Good progress in difficult times

I’m glad we got through most of summer without Omicron in the community, and thankfully our vaccination rate kept Delta cases low. Our beautiful city is just so good and the summer brings everyone out to our parks, beaches and harbours; we also got that much-needed time with family and friends after a really tough year.

It has been a testing time but I am proud of our community and the progress we are making together. Yes, there is still work to do, but we also have a lot to celebrate with so many improvements either completed or under way.

More and more visitors to our city are noticing the differences and enjoying spending time here. More importantly, so are locals. Auckland has so much going for it right now with infrastructure upgrades big and small. There is a general buzz around the place and a focus on people being most important.

It is noticeable on the Shore too. Local parks, tracks and facilities are being upgraded and our very cool Hurstmere Road upgrade was completed in December. It has been well over 30 years since Hurstmere Road had seen any investment. The infrastructure was literally falling apart, the road was sinking and the pipes under the road were almost a century old.

Now we have new furniture, lighting, planting and plenty of revitalised spaces for people to enjoy Takapuna and what our local businesses have on offer. New mature native trees were planted in the many new rain gardens which improve water quality by cleaning the stormwater before it reaches Takapuna Beach; it’s also a much safer place for people of all ages.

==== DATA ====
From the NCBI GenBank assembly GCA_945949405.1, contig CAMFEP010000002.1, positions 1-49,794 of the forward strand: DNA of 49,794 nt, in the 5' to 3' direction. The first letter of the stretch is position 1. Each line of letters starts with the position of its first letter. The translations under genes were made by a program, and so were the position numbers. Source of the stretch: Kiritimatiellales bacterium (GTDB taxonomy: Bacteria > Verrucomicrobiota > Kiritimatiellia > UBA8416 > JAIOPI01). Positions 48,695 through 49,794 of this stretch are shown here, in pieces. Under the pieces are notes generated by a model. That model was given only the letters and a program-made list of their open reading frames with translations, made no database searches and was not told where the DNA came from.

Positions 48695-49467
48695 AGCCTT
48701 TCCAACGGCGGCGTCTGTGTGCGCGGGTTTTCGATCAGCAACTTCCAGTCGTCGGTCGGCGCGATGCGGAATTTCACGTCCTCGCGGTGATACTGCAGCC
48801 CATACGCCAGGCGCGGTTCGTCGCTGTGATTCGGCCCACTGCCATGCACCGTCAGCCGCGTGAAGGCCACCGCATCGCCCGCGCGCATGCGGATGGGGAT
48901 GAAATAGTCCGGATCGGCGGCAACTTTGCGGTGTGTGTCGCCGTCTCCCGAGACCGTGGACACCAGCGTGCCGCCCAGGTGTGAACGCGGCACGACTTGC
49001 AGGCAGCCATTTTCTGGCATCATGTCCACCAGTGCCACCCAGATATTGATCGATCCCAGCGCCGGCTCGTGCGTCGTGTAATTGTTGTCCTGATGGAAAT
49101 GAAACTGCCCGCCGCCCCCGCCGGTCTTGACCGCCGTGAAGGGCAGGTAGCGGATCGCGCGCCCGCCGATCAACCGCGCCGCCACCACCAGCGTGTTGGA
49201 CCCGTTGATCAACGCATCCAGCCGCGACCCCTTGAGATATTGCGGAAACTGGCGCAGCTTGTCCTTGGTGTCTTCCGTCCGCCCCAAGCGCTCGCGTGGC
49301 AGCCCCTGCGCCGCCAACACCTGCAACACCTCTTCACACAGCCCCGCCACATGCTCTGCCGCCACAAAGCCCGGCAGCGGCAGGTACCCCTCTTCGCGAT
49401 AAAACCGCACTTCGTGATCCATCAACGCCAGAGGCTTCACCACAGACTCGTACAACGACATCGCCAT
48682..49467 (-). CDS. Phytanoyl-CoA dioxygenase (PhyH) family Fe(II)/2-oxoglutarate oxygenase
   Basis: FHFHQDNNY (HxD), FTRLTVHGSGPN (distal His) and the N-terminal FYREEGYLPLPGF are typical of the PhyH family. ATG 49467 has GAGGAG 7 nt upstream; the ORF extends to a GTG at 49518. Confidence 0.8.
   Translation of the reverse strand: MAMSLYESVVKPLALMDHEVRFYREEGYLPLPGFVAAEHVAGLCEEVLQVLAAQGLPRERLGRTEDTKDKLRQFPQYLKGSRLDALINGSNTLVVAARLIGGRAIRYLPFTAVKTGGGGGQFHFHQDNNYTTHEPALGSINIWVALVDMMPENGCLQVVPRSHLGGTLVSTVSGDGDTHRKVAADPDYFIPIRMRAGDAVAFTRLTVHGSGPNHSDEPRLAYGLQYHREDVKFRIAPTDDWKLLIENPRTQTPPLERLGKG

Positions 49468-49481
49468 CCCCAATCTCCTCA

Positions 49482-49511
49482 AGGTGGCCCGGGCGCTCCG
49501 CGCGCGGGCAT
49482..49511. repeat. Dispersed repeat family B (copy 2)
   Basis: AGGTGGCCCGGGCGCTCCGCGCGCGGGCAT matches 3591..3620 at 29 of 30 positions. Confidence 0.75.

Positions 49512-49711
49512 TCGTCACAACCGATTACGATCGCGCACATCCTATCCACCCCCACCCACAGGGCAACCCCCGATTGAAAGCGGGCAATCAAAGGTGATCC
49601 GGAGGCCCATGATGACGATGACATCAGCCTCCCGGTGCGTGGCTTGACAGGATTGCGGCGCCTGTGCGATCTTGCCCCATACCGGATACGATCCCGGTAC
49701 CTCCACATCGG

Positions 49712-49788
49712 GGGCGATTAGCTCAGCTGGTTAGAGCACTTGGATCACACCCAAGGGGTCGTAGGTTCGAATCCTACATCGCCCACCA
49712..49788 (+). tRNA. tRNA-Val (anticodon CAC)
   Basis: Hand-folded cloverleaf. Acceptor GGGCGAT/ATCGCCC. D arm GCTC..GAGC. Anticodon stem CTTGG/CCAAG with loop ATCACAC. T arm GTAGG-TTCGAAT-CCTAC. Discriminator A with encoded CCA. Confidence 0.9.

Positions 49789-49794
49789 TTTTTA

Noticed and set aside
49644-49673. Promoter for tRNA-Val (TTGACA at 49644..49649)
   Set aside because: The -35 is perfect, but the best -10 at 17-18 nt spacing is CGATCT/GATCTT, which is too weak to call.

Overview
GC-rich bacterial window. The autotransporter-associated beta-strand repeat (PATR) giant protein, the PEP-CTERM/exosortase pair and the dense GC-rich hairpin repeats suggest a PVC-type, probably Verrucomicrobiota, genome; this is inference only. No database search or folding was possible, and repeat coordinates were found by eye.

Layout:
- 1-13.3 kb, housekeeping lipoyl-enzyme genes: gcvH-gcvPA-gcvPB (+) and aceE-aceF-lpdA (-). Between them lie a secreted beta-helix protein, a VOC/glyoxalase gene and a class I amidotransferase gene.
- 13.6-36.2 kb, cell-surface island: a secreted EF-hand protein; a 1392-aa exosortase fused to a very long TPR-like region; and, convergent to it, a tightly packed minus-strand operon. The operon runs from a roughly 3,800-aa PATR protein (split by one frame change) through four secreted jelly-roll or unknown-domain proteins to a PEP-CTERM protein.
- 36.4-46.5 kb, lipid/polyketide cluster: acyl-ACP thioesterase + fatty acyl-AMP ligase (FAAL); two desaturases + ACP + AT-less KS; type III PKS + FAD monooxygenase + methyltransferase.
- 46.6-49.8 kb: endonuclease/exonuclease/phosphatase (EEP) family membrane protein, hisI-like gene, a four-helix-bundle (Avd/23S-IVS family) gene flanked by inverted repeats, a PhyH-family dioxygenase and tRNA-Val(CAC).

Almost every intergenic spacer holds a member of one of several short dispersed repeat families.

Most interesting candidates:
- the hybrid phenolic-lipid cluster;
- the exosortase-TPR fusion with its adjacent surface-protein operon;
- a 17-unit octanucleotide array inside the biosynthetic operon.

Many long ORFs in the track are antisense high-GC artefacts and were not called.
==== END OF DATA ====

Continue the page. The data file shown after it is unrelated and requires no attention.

Looking at water quality, we have now removed the permanent long-term water quality warning from the Wairau Estuary outlet at Milford Beach. This warning was put in place over a decade ago by the North Shore City Council. The removal was possible through a joint initiative between Auckland Council and Watercare, investigating almost 1000 properties and removing sources of wastewater contamination located in the catchment. This work was funded through the water quality targeted rate which will continue to fund ongoing work in this area.

Community advocacy from passionate local groups and volunteers played a huge part as well, as we worked to secure this budget after we had success addressing similar issues at Takapuna Beach through our Safe Networks programme.

Last month I attended a pōwhiri to bless the site for construction of the new public space in the centre of Takapuna. It will be constructed in three stages with the first part of the square due to open in December 2022.  It has been a long road to get here but what is currently a carpark will soon be an amazing civic space where people will gather.  Mana whenua have gifted it the name Waiwharariki, which is the original mana whenua place name for the area now known as Takapuna, the beach, and town centre areas.  New beginnings while bringing our history back too.

I know many of you will be anxious for what Omicron brings but I am hopeful that if we continue to work together and look out for each other we will get through okay. We will also need to continue to invest in our community even in the hard times to get the best outcomes for our community now, and into the future.